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Uniting Food, Farm and Hotel Workers World-Wide

Swine flu � IUF calls for livelihood protection measures and for trade union involvement in national action plans

Posted to the IUF website 30-Apr-2009

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As of 30 April 2009, the WHO renamed the new influenza virus as Influenza A (H1N1)

On April 29, the World Health Organisation (WHO) moved from Phase 4 to Phase 5 of its pandemic alert system, following an official confirmation that a widespread human infection of swine flu is under way. Although this means that most countries are still not affected, the WHO declaration of Phase 5 is a strong signal that a pandemic is imminent and that the time to finalize the organization, communication, and implementation of mitigation measures is short.

Another animal-related human disease, swine flu had on April 30 been confirmed in 12 countries. Identified as a multiple recombinant of influenza A (H1N1), this new virus contains genes of human, swine and avian origins.

There is as yet no confirmation of the initial transmission of this deadly strain of the H1N1 virus from pigs to humans, and the mutant virus has not been found in any hog farm so far. However, people in farming, slaughtering and post-slaughtering operations can get more common swine influenza from regular, close contact with infected pigs or colleagues. 'Most of the previously reported swine influenza cases in humans recovered fully from the disease without requiring medical attention and without antiviral medicines' says the WHO. Nonetheless, industrial hog farming operations where high numbers of genetically engineered hogs are concentrated in a limited space � perhaps in proximity of poultry farms - provide an ideal environment for the recombination of viruses into more dangerous variants.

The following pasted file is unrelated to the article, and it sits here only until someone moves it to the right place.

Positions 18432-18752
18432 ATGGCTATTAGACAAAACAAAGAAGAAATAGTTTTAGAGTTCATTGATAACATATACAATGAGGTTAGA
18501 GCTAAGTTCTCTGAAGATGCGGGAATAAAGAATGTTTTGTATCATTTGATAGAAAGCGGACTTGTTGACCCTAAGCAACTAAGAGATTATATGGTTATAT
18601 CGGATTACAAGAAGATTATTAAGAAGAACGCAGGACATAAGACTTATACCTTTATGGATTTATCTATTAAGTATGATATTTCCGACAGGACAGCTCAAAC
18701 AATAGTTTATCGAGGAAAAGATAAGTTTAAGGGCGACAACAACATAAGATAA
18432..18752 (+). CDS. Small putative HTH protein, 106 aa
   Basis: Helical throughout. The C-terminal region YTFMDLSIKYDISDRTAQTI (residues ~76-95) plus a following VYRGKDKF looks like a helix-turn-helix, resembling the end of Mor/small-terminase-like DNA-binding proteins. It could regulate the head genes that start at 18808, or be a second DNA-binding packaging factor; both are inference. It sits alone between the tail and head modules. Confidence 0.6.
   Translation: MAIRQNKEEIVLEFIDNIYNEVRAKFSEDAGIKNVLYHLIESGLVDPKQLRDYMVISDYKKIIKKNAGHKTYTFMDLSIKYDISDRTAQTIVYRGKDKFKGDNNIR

As with avian flu, workers are at a strategic frontline of risk of infection and can play a key role in early warning systems and in containing outbreaks, as long as they are properly informed, receive proper training, are provided with adequate protective equipment and their voice is heard. 'Trade unions have direct lines of communication into workplace and so must be part of government action plans to deal with swine flu' commented IUF general secretary, Ron Oswald. 'Workplaces where active union health and safety committees are present and where trade unions, employers and public health authorities have a constructive, ongoing dialogue will be well equipped to assist workers and communities in preventing and containing epidemics' he added.

The IUF is also calling for measures to be put in place to provide compensation to workers. Outbreaks of avian flu caused a dramatic drop in consumption of poultry products and job losses in some countries. Pork commodity prices have dropped by 10 per cent since the outbreak of swine flu and countries such as Russia, China and South Korea are setting trade barriers to pork products. Egypt started a precautionary culling of 300,000 pigs, despite FAO judged this a mistake. Although the WHO is clearly saying that properly cooked pork products are safe to eat and cannot transmit the disease the possibility of consumer loss of confidence in pork meat products is real. This could lead to mass layoffs, in particular affecting the most vulnerable categories of workers, such as seasonal, temporary, migrants, and undocumented workers. Italian IUF affiliate FLAI-CGIL already warned that 160,000 related jobs are potentially at risk in Italy.

The social burden and loss of household revenues caused by such scares can plunge entire communities employed in the meat industry � usually already on very low incomes - into abject poverty. It is therefore critical that any plan aimed at effectively preventing a pandemics, at securing business continuity and at compensating affected actors for profit loss by a likely downturn in pork meat must fully and genuinely include workers and their unions.

For the time being, the basic safety recommendations to prevent avian flu are valid for swine flu.


Q&A briefing on swine influenza by the World Health Organization (WHO)

Brochure on swine flu by US Department of Health & Human Services

Action checklist by the US Department of Health & Human Services for Businesses with overseas operations

Action checklist on avian flu by the ILO

ILO Policy Recommendation paper on how to deal with the SARS outbreak

IUF information and advice on avian flu (H5N1)